Treatment with veneers is a suitable approach for numerous cosmetic dentistry issues. The procedure is relatively non-invasive, and each veneer is carefully custom made and color-matched so your smile looks as good as new after treatment.
Steps in Making a Veneer
Each veneer is custom-made for each individual patient and, in fact, for each individual tooth. They are usually produced in a dedicated laboratory based on molds your dentist takes of your teeth. The color is also determined by the color of your natural teeth, so your veneers won’t look out of place when they’re permanently affixed to your tooth surfaces.
On your first visit to the cosmetic dentist, you’ll have molds made of your teeth. In order to make room for the veneer, a small amount of enamel must be removed from the surface of each tooth. Another mold is made after this process is finished. The two molds form the front and back of each individual veneer, so they’ll fit perfectly against your teeth and will have the same shape and contours as the original surface of your tooth. These molds go to an off-site lab, where your veneers are manufactured. When they arrive back from the lab after a few days, they’re permanently cemented to your teeth, giving you a bright, perfect smile.
Advantages of Treatment with Veneers
The non-invasive nature of this kind of treatment gives it many advantages over other types of cosmetic treatment. A veneer requires very little room, so only minor alterations are necessary to the original tooth. The porcelain in a veneer is durable yet thin, and its semitranslucent nature helps it reflect light just like natural enamel. This quality of porcelain combined with the careful color-matching means your treated teeth will look just like your natural teeth.
Veneers can also be used to treat a wide variety of cosmetic issues including:
- Severe discoloration
- Surface damage such as pits or chips
- Minor gaps or misalignment
To learn more about how a veneer can dramatically improve the look of a tooth, please schedule a consultation with our skilled cosmetic dentist by calling 972-307-7777 today.
Many people associate the term “root canal” with a dental procedure. However, it is actually the name of a part of your tooth. This interior portion of the tooth houses nerve tissue that can become infected. If infection sets in, the dental procedure is used to clear out the area and remove all the affected tissue.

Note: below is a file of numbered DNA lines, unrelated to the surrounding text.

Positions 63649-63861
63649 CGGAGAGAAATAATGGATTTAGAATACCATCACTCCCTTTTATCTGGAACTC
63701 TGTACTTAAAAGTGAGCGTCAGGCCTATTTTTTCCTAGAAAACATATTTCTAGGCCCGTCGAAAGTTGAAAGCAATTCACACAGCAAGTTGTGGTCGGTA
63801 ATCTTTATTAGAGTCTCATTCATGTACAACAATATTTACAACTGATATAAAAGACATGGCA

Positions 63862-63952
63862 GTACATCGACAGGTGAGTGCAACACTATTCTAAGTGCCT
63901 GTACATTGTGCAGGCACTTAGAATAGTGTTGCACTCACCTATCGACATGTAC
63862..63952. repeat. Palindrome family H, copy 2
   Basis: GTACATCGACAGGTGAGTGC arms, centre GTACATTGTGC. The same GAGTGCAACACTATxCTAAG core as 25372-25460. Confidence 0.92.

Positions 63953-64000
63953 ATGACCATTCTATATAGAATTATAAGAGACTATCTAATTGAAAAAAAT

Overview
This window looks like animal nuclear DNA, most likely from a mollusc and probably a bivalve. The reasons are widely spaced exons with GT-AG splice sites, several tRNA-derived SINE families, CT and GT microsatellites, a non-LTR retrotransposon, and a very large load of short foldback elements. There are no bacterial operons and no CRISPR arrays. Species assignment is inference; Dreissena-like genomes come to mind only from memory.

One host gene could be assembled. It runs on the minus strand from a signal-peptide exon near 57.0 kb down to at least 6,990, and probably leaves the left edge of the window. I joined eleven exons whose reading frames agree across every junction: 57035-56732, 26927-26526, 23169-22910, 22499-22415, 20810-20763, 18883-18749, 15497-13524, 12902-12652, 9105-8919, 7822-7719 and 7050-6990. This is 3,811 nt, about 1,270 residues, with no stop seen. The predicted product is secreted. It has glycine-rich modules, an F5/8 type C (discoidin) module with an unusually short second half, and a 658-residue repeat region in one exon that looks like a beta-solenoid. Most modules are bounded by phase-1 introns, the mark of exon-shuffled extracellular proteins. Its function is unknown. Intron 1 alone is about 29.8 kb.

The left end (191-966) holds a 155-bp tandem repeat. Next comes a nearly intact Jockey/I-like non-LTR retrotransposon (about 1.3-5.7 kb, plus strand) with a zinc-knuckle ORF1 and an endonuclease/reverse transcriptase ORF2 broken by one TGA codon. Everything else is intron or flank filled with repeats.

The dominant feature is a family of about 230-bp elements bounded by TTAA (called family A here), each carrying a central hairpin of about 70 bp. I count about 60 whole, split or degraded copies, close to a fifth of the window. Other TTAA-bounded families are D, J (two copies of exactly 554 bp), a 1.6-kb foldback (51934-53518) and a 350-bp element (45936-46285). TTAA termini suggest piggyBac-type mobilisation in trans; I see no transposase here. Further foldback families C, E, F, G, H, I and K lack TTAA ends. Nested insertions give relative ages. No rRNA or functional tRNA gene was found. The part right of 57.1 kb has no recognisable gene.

The Root Canal and How It Becomes Infected
The root canal is a hollow space on the inside of your tooth. Inside this space is nerve-rich tissue called the pulp. The individual nerve that serves the tooth, allowing it to feel pressure and changes in temperature, is also housed in this space. Blood vessels can also be found here, as well as connective tissues that are important to the tooth’s health.
If infection sets in, the dental procedure is used to clear out the area and remove all the affected tissue.
Nerve tissue inside the root canal can become infected under several circumstances. These include:
- Extensive tooth decay
- Damage to the tooth
- Multiple restoration procedures
- Facial trauma
- Cracks or chips in the tooth
When the tooth is damaged or otherwise disrupted, bacteria finds its way into the root canal and can cause an infection. In some cases, infection can become severe, causing extreme discomfort. A root canal procedure is necessary to remove the infection completely.
The Root Canal Procedure
The root canal procedure has an undeserved reputation as a difficult process. It is in actually no more unpleasant than having a tooth filled. To remove the infected tissue, the dentist makes a small hole in the tooth. The pulp, nerve, and other tissues in the root canal are removed through this hole. When the infected tissue is completely evacuated, the interior of the tooth is refilled with a sealant. In some cases, your dentist might choose to fill the tooth temporarily with medication to ensure the infection is completely eliminated before sealing the tooth. The hole used to evacuate the tooth’s interior is closed with a filling. The tooth is then treated with a crown to keep it strong and ensure it will be functional for many years to come.
To schedule an appointment, contact the office of Bliss Dental today.
Teeth whitening is one of the most common cosmetic treatments for your teeth. The procedure is simple and non-invasive, and can make a dramatic difference in the way your smile looks. One treatment can last for several months, and even longer if you are careful of what you eat and have occasional touch-up treatments.
How Teeth Whitening Works
An in-office teeth whitening treatment uses a strong whitening agent that is applied directly to the tooth surfaces. Because the whitener can be irritating to the oral tissues, your gums and lips will be coated with a protective gel. The dentist paints the whitener on your teeth and lets it sit for about twenty minutes, then repeats the process two more times. Some whitening agents must be activated with a special light. The entire treatment takes about an hour.